Women in Power

Spearheading Memorial Park’s Transformation

Shellye Arnold oversees progress on the 10-year master plan.

Photos courtesy of Memorial Park Conservancy

In February, the Memorial Park Conservancy formally debuted the most recent additions to Houston’s largest urban greenspace. Memorial Park—a favorite of runners, walkers, and wildlife—now boasts the Kinder Land Bridge & Cyvia and Melvyn Wolff Prairie, which together form a key element of the Conservancy’s 10-year master plan.

“Projects like these take a village to make them happen,” according to Shellye Arnold, Memorial Park Conservancy’s president and CEO. “Our project partners, our donors, our very talented staff—all of us have come together to bring these improvements [that have been] heralded as one of the most architecturally innovative projects in the world by the New York Times and Architectural Digest. These projects will elevate the park—and Houston—in a positive way, on a national and global level. It will change the way people think about Houston.”

The land bridge and prairie restoration will also improve the way that the park works, especially when it comes to flood mitigation. The nearly 45 acres of restored native coastal prairie within Memorial Park will ensure greater resilience during flooding events, expand the park’s stormwater management capacity, and improve animal and insect habitats. (Native coastal prairie is the rarest ecosystem in Texas, and less than 1 percent of it remains intact.)

Memorial Park is probably known by most residents for its multi-mile Seymour Lieberman Exercise Trail—the single most-used free public health amenity in the city, and the most popular jogging trail in the nation. The trail sees an average of 10,000 runners (and walkers) daily. In the past, famous Houstonians like First Lady Barbara Bush could be spotted there getting her exercise. 

Established in 1924 by the City of Houston, the park has been a favorite spot for golfers, sports teams, marathon trainers, and the like. “People from over 170 zip codes and from all walks of life visit Memorial Park on a regular basis. It is Houston’s park, and we make sure that we steward a space that is welcoming to all users who want to enjoy it. This expansion will provide even more opportunities to make that happen,” says Arnold.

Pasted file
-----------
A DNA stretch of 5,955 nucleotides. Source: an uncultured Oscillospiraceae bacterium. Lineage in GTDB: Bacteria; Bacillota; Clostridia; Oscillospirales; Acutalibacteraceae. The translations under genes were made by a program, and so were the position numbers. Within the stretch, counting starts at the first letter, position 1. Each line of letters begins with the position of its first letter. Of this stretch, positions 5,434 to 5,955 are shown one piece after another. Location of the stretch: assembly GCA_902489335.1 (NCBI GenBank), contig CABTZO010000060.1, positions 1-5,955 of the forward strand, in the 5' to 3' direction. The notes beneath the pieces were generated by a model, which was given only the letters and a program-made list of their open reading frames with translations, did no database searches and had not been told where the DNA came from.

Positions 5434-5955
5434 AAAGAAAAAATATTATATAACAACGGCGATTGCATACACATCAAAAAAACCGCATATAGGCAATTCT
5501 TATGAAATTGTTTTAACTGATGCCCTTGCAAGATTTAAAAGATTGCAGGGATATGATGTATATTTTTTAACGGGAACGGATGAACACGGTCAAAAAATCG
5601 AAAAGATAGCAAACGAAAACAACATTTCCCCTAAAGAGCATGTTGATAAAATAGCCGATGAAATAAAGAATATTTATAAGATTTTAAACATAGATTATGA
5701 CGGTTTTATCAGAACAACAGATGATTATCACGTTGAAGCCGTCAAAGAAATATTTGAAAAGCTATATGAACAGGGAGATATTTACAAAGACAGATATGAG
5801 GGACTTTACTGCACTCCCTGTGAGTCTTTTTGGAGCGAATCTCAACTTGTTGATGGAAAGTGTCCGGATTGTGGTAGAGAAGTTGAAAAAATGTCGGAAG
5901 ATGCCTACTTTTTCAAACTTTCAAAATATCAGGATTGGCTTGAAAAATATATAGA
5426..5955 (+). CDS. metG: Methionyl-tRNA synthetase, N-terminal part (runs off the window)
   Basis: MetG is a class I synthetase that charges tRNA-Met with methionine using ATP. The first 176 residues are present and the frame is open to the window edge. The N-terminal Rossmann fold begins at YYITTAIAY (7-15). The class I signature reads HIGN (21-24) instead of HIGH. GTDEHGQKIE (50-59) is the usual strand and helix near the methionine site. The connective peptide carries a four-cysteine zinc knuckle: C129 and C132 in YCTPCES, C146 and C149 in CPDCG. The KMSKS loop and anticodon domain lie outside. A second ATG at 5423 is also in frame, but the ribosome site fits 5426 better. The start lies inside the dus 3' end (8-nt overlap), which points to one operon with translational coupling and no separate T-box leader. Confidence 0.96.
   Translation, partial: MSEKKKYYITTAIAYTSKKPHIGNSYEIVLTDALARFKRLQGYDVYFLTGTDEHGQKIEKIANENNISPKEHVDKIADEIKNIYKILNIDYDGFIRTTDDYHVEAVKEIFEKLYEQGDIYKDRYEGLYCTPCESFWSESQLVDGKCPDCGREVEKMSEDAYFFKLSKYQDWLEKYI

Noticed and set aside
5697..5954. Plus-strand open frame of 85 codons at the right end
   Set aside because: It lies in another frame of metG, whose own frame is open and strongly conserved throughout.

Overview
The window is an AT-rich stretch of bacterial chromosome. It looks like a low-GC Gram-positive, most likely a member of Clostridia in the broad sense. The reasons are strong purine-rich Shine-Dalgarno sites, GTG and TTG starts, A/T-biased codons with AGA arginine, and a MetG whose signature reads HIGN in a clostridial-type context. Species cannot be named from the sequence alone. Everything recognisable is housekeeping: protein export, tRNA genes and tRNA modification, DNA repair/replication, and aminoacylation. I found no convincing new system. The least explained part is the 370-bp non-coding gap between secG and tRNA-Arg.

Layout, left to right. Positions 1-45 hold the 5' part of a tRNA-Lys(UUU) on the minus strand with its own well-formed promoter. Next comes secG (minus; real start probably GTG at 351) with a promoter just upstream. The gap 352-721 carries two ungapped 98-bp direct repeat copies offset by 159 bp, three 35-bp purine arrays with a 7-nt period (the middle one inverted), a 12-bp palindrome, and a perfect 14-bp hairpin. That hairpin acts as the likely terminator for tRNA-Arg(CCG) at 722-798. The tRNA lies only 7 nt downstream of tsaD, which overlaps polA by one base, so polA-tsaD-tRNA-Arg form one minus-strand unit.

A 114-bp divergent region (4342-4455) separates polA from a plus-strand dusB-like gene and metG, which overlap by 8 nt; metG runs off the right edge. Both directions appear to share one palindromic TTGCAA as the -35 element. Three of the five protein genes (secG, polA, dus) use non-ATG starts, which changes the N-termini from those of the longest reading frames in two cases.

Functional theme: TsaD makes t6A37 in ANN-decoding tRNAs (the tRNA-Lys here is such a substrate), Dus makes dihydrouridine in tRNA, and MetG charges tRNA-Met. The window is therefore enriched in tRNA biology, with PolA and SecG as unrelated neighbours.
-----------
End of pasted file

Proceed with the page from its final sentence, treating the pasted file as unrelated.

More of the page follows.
The land bridge and prairie restoration are only the most recent projects to be unveiled. Improvements have been in the works since 2015, when a master plan designed by the landscape-architecture firm Nelson Byrd Woltz was unanimously approved by the Houston City Council. That plan is now being developed by the Conservancy in partnership with the Houston Parks and Recreation Dept., Uptown Development Authority, and the Kinder Foundation, along with input from over 3,000 Houstonians, 75 scientists, and other experts. A generous multi-million dollar contribution from the Kinder Foundation greatly increased the pace of development, enabling early completion of  the Eastern Glades and the first phase of the Sports Complex. 

The land bridge accomplishes a major goal of the master plan by reuniting the two halves of Memorial Park that were formerly bifurcated by the six-lane Memorial Drive. This caused safety issues for park users and created a barrier for wildlife trying to access their natural habitat. Now, both of those issues are solved in a way that also adds some impressive views from the land bridge while cars zip through the tunnels underneath it. 

Arnold, a lesbian native Houstonian, is celebrating ten years with the Conservancy just as these exciting projects are being unveiled. “I joined to help lead this transformation of Memorial Park. After the 2011 drought devastated so much of Houston and the park, it became clear that a recommitment to making Memorial Park reach its full potential was necessary,” she says. 

She credits her partner of 34 years, Tina Sabuco, with helping to keep her focused during this huge undertaking that has consumed so much of Arnold’s attention.  “Tina has been a tremendous supporter of my work at Memorial Park,” Arnold notes.

The Conservancy Board has also demonstrated their commitment to diversity, equity, and inclusion by formally adopting those priorities as part of their strategic plan. Arnold is proud of the hard work it took to put a board and staff together that represents this city’s many voices. It’s an important factor, given the park’s size and prominence, and a key part of its continuing success.

For more info on volunteering and donations, visit memorialparkconservancy.org

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Ryan Leach

Ryan Leach is a frequent contributor to OutSmart magazine. Follow him on Medium at www.medium.com/@ryan_leach.
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